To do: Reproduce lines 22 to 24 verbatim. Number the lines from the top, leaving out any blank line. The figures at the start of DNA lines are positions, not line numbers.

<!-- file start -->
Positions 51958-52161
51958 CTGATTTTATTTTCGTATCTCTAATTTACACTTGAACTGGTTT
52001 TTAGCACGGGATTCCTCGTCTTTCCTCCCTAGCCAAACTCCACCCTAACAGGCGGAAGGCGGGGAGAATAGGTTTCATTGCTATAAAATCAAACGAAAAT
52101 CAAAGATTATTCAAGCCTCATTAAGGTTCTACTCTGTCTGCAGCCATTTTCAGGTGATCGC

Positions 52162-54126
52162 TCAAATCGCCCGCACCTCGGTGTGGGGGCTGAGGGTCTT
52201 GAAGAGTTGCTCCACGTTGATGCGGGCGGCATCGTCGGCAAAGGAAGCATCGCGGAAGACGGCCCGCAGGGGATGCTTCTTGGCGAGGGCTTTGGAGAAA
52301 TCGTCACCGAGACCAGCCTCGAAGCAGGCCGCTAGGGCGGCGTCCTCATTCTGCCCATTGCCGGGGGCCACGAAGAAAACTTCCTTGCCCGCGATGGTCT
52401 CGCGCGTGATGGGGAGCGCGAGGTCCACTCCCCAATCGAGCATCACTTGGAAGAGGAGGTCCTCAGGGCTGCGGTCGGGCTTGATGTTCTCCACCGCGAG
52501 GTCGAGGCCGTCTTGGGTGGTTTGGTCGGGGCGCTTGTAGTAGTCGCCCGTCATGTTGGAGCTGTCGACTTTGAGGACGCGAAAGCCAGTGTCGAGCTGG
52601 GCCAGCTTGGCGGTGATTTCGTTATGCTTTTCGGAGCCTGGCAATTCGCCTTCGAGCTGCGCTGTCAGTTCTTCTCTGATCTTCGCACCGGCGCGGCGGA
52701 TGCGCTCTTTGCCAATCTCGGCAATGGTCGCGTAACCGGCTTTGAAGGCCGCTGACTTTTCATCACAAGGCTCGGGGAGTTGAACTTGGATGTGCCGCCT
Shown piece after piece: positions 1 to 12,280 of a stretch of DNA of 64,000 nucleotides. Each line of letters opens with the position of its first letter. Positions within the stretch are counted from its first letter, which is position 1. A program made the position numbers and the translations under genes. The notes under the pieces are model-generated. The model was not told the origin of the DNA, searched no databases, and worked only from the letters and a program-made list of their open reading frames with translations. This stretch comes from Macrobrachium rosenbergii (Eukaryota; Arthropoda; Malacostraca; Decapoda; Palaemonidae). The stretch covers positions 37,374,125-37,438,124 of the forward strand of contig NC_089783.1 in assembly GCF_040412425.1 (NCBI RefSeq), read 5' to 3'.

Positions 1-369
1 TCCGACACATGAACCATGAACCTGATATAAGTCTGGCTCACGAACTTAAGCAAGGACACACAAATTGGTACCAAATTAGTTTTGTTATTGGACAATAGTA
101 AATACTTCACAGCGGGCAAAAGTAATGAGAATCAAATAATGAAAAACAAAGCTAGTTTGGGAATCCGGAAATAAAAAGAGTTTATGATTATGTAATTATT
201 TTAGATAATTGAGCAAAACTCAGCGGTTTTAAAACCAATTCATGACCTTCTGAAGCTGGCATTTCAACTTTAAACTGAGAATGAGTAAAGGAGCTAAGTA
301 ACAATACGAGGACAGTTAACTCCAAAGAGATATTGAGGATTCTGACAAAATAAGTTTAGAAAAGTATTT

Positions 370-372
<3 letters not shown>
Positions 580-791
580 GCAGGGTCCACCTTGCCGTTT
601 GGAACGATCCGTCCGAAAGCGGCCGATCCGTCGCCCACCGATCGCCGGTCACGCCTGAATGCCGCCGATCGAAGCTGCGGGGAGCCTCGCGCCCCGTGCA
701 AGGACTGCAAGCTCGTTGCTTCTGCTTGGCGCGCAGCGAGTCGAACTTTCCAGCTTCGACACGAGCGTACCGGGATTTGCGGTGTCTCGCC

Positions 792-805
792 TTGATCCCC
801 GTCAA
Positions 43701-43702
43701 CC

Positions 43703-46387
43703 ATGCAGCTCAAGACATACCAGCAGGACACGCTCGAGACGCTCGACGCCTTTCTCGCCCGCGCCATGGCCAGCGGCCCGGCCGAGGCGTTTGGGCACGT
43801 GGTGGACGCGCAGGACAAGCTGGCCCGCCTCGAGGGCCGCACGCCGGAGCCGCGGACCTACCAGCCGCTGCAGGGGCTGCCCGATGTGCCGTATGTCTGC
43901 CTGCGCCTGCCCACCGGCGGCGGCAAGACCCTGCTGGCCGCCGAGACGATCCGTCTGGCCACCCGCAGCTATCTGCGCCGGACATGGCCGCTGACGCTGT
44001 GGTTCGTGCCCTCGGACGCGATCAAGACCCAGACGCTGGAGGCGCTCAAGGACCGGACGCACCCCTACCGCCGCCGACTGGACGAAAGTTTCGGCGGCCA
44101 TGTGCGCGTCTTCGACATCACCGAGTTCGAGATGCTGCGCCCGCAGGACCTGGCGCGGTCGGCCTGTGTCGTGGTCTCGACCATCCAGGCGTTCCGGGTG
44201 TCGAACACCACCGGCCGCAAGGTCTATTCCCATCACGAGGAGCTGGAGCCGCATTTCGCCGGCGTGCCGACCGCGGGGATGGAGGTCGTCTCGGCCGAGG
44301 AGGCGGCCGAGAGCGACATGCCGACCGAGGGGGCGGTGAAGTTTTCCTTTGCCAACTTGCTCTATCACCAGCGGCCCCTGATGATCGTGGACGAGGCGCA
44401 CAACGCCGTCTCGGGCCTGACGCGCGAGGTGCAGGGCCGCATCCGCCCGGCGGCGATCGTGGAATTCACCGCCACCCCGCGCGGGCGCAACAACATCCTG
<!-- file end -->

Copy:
580 GCAGGGTCCACCTTGCCGTTT
601 GGAACGATCCGTCCGAAAGCGGCCGATCCGTCGCCCACCGATCGCCGGTCACGCCTGAATGCCGCCGATCGAAGCTGCGGGGAGCCTCGCGCCCCGTGCA
701 AGGACTGCAAGCTCGTTGCTTCTGCTTGGCGCGCAGCGAGTCGAACTTTCCAGCTTCGACACGAGCGTACCGGGATTTGCGGTGTCTCGCC